The War finally put pay to sporting proceedings at Kingfield with the Government claiming the ground as a material store in the summer of 1942. After three years of neglect, Kingfield was in a sorry state and it took a massive effort by the community to get it fit again for football. At this time the pre-War debts of £345 were cleared and the freehold of the ground purchased at a cost of £6,500, due to the generosity of the supporters, the 1,100 members of the Supporters Club, the Chairman Leslie Gosden and a loan from James Walker and Co. Fund raising events such as Summer Carnivals were organised and greatly reduced the burden of the loan.
Kingfield Stadium in 1946
Facilities were generally improved with the addition of a refurbished clubhouse and crowds once again grew. Terracing was starting to appear with the introduction of railway sleepers and cinders and grass bank “Kops” were steadily extended over the years behind each goal. With the glory times of the Charlie Mortimore era, came more improvements. Income from winning the Amateur Cup in 1958 paid for pool bath facilities in the dressing rooms and a covered stand with sleepers and cinder terracing was erected on the bank next to the Family Stand.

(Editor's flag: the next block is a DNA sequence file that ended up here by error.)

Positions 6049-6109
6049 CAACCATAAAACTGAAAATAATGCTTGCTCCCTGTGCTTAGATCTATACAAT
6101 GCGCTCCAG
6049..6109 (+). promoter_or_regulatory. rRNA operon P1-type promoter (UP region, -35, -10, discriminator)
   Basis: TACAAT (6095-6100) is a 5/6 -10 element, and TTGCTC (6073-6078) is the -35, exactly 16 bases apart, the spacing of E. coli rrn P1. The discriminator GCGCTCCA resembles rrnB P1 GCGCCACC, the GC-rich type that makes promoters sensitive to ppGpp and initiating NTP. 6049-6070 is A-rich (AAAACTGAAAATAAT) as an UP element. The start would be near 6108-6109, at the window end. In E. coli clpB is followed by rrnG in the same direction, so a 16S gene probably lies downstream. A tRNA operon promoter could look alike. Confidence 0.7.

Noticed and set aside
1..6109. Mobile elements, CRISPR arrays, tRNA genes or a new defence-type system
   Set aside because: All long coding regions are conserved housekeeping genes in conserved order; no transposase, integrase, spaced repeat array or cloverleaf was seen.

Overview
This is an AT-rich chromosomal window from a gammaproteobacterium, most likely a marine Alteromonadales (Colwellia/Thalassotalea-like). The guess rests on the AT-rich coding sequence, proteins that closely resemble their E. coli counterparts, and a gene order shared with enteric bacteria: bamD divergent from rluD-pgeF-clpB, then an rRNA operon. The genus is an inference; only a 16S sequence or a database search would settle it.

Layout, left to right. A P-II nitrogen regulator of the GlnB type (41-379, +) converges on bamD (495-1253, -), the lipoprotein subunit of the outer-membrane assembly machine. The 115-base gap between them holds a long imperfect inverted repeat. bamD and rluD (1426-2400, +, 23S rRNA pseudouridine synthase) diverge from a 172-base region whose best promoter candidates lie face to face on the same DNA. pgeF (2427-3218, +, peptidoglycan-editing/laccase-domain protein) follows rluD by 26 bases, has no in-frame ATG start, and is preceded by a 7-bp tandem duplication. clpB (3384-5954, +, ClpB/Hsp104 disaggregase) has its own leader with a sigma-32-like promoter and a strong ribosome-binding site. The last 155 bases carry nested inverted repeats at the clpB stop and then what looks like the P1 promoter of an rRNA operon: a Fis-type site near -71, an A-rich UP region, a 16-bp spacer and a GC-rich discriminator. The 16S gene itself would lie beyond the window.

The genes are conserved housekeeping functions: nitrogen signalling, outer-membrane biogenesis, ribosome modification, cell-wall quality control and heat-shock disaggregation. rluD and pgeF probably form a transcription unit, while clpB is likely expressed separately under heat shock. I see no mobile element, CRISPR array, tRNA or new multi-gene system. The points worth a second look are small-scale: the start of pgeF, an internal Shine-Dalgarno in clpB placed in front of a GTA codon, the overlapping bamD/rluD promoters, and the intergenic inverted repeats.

During the 60s new 100ft tall floodlights were purchased from money raised by the “Progress Fund” and Chelsea, top of the Football League at the time, brought a strong team down to Kingfield in November 1964 for the big switch-on. The match, watched by a crowd of 2,688, also saw the very first occasion that Woking played in solid red shirts. The swinging 60s were to end on another promising note, when at a cost of nearly £14,000, "The Cardinal Club", was opened. The bar facilities would provide valuable income over the years. Notable high points for the Club were that it was once the venue for the Jam in May 1975. The lead singer Paul Weller also went on to film The Style Council's "Solid Bond in your Heart" video in the Club and in the car park in the summer of 1983.
Kingfield Stadium in 1987